Dr Liam Mason

BSc, PhD, DClinPsy

Clinical Psychologist (HCPC Registration Number: PYL32600)

Background

After completing his BSc in Psychology and Neuroscience in 2007, Dr Mason worked as a Psychological Therapist in one of the first IAPT services in Salford Primary Care Trust. He subsequently completed a PhD investigating the psychological mechanisms of impulsivity and risk-taking in bipolar disorder using neuroscience approaches, awarded by the University of Manchester in 2012. Dr Mason completed his doctoral training in Clinical Psychology at the Institute of Psychiatry, Psychology and Neuroscience based at King’s College London, qualifying in 2015. He now has a joint clinical and research role at the PICuP Clinic and University College London.

Research

Dr Mason is interested in using neuroimaging to better understand the mechanisms of psychological interventions such as cognitive behavioural therapy and, hopefully, improve future interventions. More broadly, his research interests are using neuroimaging to study psychological processes in affective disorders and psychosis, including emotion regulation, reward processing and decision-making.

Publications

  1. Mason, Grey, & Veale. My Therapist is a Student? The Impact of Therapist Experience and Client Severity on Cognitive Behavioural Therapy Outcomes for People with Anxiety Disorders. Behavioural and Cognitive Psychotherapy, 2015.
  2. Mason et al. Attentional bias predicts reward salience and impulsivity in bipolar disorder. Biological Psychiatry, 2015.
  3. Mason et al. Decision-making and trait impulsivity in bipolar disorder are associated with reduced prefrontal regulation of striatal reward valuation. Brain, 2014.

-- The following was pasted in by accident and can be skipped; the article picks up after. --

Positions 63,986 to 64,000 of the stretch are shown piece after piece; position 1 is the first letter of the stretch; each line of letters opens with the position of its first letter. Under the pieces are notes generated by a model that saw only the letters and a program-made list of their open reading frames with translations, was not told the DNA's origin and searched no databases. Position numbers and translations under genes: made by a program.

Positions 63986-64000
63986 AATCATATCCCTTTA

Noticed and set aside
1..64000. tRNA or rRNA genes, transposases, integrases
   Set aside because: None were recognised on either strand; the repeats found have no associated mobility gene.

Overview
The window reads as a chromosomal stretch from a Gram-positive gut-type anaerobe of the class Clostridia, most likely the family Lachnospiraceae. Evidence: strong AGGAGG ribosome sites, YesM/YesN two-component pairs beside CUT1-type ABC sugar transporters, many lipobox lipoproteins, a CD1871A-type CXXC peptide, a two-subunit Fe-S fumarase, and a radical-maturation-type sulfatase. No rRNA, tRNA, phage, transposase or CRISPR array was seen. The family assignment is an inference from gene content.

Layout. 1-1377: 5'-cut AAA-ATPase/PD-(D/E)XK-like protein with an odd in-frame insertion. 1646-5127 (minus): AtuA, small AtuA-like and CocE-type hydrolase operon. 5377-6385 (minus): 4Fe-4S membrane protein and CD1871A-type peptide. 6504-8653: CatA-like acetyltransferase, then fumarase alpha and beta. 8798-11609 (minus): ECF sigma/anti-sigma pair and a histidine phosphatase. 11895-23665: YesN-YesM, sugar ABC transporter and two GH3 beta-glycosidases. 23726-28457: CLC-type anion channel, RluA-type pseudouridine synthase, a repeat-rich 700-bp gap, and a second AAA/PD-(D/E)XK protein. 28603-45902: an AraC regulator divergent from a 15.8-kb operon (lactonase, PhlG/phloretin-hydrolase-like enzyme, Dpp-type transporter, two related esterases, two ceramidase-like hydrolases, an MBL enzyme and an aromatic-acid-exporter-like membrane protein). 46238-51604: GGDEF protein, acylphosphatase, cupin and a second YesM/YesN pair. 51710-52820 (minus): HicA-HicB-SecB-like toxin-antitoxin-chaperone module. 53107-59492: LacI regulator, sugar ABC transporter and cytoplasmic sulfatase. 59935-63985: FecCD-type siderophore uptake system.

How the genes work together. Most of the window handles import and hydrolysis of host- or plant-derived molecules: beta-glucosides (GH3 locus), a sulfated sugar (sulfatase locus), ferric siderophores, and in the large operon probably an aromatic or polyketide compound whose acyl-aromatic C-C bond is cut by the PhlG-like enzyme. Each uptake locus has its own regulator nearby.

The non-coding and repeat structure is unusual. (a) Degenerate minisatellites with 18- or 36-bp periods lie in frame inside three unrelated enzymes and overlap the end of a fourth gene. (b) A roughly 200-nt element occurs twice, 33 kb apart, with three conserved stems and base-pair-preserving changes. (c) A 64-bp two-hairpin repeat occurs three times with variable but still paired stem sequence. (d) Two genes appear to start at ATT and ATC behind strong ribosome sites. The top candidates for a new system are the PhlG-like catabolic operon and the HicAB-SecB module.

4. Mason et al. I want it now! Neural correlates of hypersensitivity to immediate reward in hypomania. Biological Psychiatry, 2012.
  5. Mason et al. Better Than I Thought: Positive Evaluation Bias in Hypomania. PLoS ONE, 2014.
  6. Blackburn, Mason et al. Delay discounting as emotional processing: An electrophysiological study. Cognition & Emotion, 2012.
  7. O’Sullivan et al. fMRI evidence of a relationship between hypomania and both increased goal-sensitivity and positive outcome-expectancy bias. Neuropsychologia, 2011.
  8. Lloyd et al. Development of a paradigm for measuring somatic disturbance in clinical populations with medically unexplained symptoms. Journal of Psychosomatic Research, 2008.
  9. Mason, L., Peters, E.R., Dima, D., Williams, S.C., & Kumari, V. (2016) Cognitive behavioural therapy normalizes functional connectivity for social threat in psychosis. Schizophrenia Bulletin, 42, 684-692.
  10. Mason, L., Peters E., & Kumari V. (2016) Functional connectivity predictors and mechanisms of cognitive behavioural therapies: A systematic review with recommendations.  Australian & New Zealand Journal of Psychiatry, 50, 311-321.
  11. Mason, L.,Peters, E., Williams, S.C., & Kumari, V. (2017) Brain connectivity changes occurring following cognitive behavioural therapy for psychosis predict long-term recovery. Translational Psychiatry, Volume 7 doi:10.1038/tp.2016.263.

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